Tag Archives: Canine Companions for Independence

What Makes A Good Working Dog? Canine ‘Aptitude Test’ Might Offer Clues

The canine labor market is diverse and expansive. Assistance dogs may be trained to work with the visually or hearing impaired, or with people in wheelchairs. Detection dogs may be trained to sniff out explosives, narcotics or bedbugs. Other pups even learn to jump out of helicopters on daring rescue missions.

Despite the wide variety of working roles available for man’s best friend, those jobs can be tough to fill, since not every dog will qualify. Even among dogs specifically bred to be assistance dogs, for example, only about 50 percent that start a training program will successfully complete it, while the rest go on to be very well-trained family pets.

As a result, the wait list for a trained assistance dog can be up to two years.

Working Dogs

Shelby Smith was matched with her assistance dog Picasso through the nonprofit Canine Companions for Independence. UA researcher Evan MacLean is looking for ways to help organizations like Canine Companions identify promising assistance dogs sooner. (Photo: Bob Demers/UANews)

Evan MacLean, director of the Arizona Canine Cognition Center at the University of Arizona, is exploring ways to identify the best dogs for different jobs – before they start the long and expensive training process — by looking at their cognitive abilities.

He is lead author of a new study in Frontiers in Veterinary Science that looks at whether canines’ cognitive abilities can help predict their success as working dogs.

While a dog’s physical characteristics and temperament are often considered when thinking about which dog will be right for a given job, cognition is an area that’s received far less attention.

“People have really focused on temperament and how reactive a dog is to certain things in the environment,” said MacLean, assistant professor in the UA School of Anthropology. “What we were interested in was the fact that these dogs also face cognitive challenges. They have to learn all these things in the course of their training, and they have to be able to flexibly solve problems when things go wrong.”

MacLean’s study focuses on two types of working dogs: assistance dogs in training, which will go on to be paired with people with disabilities, and explosive detection dogs working for the U.S. Navy.

MacLean and his colleagues looked at the performance of both types of dogs on 25 different cognitive measures by using a battery of game-based tests, like hiding and finding objects and other forms of canine play.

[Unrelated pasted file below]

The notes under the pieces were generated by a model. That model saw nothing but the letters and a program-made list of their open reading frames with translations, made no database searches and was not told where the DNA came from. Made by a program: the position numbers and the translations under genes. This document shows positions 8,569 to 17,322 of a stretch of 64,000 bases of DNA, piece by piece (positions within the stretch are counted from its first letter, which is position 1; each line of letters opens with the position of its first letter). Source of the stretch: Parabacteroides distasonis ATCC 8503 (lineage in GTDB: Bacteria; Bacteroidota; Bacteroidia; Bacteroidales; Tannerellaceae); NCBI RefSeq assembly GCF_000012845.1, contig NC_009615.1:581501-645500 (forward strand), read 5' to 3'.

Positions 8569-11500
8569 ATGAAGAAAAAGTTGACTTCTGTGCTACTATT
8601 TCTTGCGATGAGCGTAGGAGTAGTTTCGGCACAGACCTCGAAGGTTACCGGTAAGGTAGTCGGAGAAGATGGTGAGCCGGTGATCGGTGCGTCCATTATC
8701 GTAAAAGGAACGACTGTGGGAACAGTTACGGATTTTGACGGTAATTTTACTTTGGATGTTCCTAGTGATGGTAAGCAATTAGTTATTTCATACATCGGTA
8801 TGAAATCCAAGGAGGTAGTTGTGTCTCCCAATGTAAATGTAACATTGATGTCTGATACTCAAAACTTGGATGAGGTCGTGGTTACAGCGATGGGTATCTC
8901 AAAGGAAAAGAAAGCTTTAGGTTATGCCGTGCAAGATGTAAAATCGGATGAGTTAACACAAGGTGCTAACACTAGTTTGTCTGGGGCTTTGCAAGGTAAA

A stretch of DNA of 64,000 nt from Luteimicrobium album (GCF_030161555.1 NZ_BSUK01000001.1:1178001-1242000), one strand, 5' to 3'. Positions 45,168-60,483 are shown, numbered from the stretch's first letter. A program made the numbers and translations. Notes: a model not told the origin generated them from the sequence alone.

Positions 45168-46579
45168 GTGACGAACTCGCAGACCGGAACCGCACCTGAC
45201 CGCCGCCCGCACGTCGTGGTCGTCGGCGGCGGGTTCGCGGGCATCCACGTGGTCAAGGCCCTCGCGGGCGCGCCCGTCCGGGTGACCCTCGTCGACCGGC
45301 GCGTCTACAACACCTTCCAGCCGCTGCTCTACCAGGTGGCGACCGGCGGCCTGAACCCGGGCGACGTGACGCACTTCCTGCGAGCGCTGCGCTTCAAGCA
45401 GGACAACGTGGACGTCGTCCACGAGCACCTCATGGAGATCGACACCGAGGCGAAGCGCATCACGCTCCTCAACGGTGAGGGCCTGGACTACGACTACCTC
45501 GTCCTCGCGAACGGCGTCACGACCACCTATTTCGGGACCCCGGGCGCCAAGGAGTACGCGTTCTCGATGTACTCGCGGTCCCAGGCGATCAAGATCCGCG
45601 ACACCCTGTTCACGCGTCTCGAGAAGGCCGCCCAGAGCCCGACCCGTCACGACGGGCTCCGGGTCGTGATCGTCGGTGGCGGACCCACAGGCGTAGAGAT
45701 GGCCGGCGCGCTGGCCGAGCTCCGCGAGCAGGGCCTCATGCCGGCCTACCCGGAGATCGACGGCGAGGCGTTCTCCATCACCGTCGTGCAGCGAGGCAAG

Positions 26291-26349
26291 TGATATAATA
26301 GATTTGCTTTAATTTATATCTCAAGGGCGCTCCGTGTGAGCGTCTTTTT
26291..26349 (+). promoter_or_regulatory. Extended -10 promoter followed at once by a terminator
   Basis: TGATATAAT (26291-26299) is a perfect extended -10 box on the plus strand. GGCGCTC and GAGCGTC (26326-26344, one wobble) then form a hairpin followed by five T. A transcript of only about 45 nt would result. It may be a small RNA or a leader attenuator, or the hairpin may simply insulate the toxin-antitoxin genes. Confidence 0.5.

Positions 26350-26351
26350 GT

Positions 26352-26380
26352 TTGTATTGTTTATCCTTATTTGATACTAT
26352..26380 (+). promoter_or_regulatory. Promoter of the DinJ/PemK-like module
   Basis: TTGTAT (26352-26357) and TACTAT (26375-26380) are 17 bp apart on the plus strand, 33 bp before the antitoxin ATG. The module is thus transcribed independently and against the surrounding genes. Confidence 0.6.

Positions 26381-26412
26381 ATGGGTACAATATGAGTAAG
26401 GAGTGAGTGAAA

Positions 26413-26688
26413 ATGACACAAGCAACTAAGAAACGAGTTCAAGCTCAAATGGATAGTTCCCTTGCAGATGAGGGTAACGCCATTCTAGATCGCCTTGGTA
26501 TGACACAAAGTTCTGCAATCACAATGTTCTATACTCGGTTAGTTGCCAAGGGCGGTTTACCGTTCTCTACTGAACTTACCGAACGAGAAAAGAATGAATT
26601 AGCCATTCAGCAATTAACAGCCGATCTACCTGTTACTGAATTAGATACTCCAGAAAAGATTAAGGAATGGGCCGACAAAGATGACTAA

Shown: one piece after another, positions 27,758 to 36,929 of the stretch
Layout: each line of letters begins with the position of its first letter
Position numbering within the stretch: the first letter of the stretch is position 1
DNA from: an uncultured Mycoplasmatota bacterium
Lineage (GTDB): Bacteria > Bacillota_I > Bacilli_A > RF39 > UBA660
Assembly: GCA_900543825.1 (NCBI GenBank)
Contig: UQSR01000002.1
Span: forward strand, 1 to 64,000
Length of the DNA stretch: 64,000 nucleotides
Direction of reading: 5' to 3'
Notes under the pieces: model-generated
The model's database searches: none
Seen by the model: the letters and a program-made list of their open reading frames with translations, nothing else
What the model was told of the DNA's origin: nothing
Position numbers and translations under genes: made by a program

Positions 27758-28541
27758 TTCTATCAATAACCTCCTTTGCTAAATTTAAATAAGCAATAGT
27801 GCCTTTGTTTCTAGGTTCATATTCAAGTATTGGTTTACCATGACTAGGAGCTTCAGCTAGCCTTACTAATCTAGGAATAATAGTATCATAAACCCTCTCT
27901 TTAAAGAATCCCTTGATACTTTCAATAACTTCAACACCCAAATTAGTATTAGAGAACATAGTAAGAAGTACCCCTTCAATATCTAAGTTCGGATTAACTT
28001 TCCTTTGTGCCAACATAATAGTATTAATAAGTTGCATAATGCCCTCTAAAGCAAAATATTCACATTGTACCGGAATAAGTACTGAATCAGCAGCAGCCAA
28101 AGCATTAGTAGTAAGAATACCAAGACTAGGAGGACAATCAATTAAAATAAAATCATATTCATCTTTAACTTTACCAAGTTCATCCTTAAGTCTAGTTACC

What they found: A different set of skills predict whether a dog will be a good detection dog or a good assistance dog.

In the case of assistance dogs, social skills — including the ability to pay close attention to and maintain eye contact with humans — appear to be especially important. In detection dogs, good short-term memory and sensitivity to human body language, such as pointing gestures, were the best predictors of success.

“Dog jobs are just about as diverse as human jobs are,” MacLean said. “People sometimes think of working dogs as this general category of dogs that have jobs in society, but they actually have to do really, really different things, and because these jobs are so diverse, we didn’t expect that there was going to be one litmus test for what would make a good dog. It’s like if you think about aptitude testing with people – there are certain questions that will tell you something about one job but not another.”

The study involved 164 dogs from the California-based organization Canine Companions for Independence, which trains assistance dogs, and 222 dogs from the Navy.

The researchers tested the assistance dogs at 18 months old, when they first started a full-time, intensive six-month training program. Dogs in the study were considered “successful” based on whether or not they ultimately graduated from the training. Through cognitive testing, MacLean and his colleagues were able to predict the top 25 percent of graduates with 86 percent accuracy.

The success of the Navy dogs, whose training is ongoing and not marked by a single graduation date, was measured based on trainers’ records of the dogs’ performance on training exercises, as well as questionnaires with people who trained or deployed with the dogs.

MacLean’s findings suggest that cognition could be considered alongside temperament and physicality to predict working dog success.

If organizations that train dogs could better predict which dogs are most worth the investment, it could save tens of thousands of dollars in unnecessary training costs and also ensure that people in need get the right dogs faster, MacLean said.

He and his colleagues are now working on determining if cognitive testing could be informative even earlier — when a dog is just 8 weeks old. They also are looking at whether these skills have a genetic basis that could be targeted in breeding programs.

“One of the most exciting parts of all this is that it tells us cognition does something in animals,” MacLean said. “We study these abstract questions about how animals think about the world and how they solve problems, but there aren’t always a lot of situations where you can say, ‘Why does that matter? What does it allow an animal to actually do?’ This is some of the first evidence that suggests that these processes that we measure, which differ between individual dogs, have some real consequences related to something that’s quite worthy in society.”

Source:  University of Arizona media release

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Brain scans of service-dog trainees help sort weaker recruits from the pack

Brain scans of canine candidates to assist people with disabilities can help predict which dogs will fail a rigorous service training program, a study by Emory University finds.